Why We Work Too Much

It's time to revolt against the five-day week.

The three-day week, advocated recently by the Mexican multimillionaire, Carlos Slim, is such an obviously good thing, like freshly-ground coffee and reading to children, that I can’t be bothered to argue in favour of it.

The real issue is feasibility. Is it possible?

I believe so because I’ve done it myself. As a lecturer, I always tried to get my week’s teaching into three days, by working evenings, so I could have the other two free for writing. The catch is that this was successful only because I took care to let no one know what I was doing. Officially I was still working five days and so there was no offence to the five-day mindset.

The problem is

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estrayer 15 December 2014

I share in my classroom the notion that, as Michael Foley suggests, we work too much. This issue is multifold. One, we work, most of us around 90,000 hours in our lifetime, doing either nothing worthwhile or something that is counterproductive to society and the environment. My standard rap is this:
The Barbie Doll. There are over a thousand iterations of the Barbie Doll. What is it? It is first a piece of plastic that is a petroleum product that in its production via heat for moulding has polluted the atmosphere at the outset. Second, it promotes a socially counter-productive gender stereotype anathema to real little girls' potential in all areas outside of being a princess or beach bunny, inhibiting at the outset a focus on academics, science, literature and all the rest of the stuff found here. Further, the inability of the vast majority of little girls to match the body style of Barbie (among a plethora of other media elements) exacerbates, were it does not actually cause, what is called body dysmorphism - a false or overstated self perception of being over weight. To wit: a veritable epidemic of anorexia and bulimia. Finally, when the Barbie doll is used up, broken and discarded, being plastic, it now becomes land pollution. Should, in some fashion it be attempted to recycle her, by melting her down into some glob to be turned into some other plastic product, again, the heat needed to do so is released into the atmosphere once more to do its dirty work.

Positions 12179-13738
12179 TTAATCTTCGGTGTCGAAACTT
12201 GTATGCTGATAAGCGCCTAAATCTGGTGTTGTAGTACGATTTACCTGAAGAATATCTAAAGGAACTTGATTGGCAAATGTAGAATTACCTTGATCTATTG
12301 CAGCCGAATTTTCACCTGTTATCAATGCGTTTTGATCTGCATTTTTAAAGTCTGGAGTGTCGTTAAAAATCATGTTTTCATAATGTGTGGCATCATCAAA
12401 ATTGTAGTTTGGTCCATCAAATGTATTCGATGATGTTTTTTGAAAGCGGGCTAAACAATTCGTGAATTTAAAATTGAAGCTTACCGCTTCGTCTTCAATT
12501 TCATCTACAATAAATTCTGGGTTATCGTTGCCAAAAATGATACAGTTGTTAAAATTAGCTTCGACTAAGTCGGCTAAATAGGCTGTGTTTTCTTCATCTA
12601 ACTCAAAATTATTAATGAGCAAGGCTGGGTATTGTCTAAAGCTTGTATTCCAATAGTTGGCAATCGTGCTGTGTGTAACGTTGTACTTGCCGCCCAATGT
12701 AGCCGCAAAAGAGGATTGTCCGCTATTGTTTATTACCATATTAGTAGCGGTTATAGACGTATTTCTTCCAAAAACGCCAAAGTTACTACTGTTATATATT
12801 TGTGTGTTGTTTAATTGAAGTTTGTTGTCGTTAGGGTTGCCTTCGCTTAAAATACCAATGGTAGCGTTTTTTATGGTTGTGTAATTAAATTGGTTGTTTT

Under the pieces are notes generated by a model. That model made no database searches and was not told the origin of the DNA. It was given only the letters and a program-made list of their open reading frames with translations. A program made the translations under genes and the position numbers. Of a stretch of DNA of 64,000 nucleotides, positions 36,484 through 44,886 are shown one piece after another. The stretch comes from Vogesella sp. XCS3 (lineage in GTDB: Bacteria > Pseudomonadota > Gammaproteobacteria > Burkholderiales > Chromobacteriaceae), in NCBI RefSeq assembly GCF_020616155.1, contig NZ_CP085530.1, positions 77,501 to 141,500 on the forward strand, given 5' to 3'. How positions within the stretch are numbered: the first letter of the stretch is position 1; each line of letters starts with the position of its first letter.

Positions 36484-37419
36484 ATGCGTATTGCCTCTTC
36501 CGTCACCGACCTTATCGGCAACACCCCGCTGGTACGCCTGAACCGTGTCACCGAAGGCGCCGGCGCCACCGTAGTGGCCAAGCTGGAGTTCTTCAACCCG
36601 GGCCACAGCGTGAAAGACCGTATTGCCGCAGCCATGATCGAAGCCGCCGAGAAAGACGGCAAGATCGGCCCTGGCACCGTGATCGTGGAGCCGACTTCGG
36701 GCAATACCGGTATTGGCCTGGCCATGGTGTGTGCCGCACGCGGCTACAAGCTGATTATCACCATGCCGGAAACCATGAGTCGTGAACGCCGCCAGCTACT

So we have a number of people in careers working excessively to market, design, and manufacture this little pink beast. And, no doubt, in the assembly we have underpaid exploited workers, some likely children still, in lesser developed nations or those "emerging" ones, working long hours in hostile environments.
Consider if we did not make the Barbie doll. Or waste thousands of hours and immense amounts of fossil fuel moving her around in large trucks and ocean freighters. Imagine if she never came to mind at all. The world would certainly be a better place.
Taking a quick look around in any grocery store you see again, hundreds of iterations of the same thing (consumer choice) such as cardboard boxes full of fourteen ounces of sugar and carbohydrates for over three dollars. Five or six brands of milk, most in plastic. Etcetera, etcetera.
If we stayed home more, providing we have a home, and did nothing, we would be, in effect, doing more.
But for one thing. We would not be making someone rich. And there's the rub. Work being considered valuable for its own sake, what is called in many circles the Protestant Work Ethic, is the myth that keeps the system running, and us working, producing mostly useless crap or spinning our wheels to move it around or to move around the ones and zeros on our computers, al to make a few wealthy and powerful enough to keep us from stopping.

Heather Mitchell 16 September 2014

There would be quite enough work for everyone if we had a three-day week. Maybe SOME of us over 50 would even be considered. :-/

Heather Mitchell 16 September 2014

Yes, yes and thrice yes.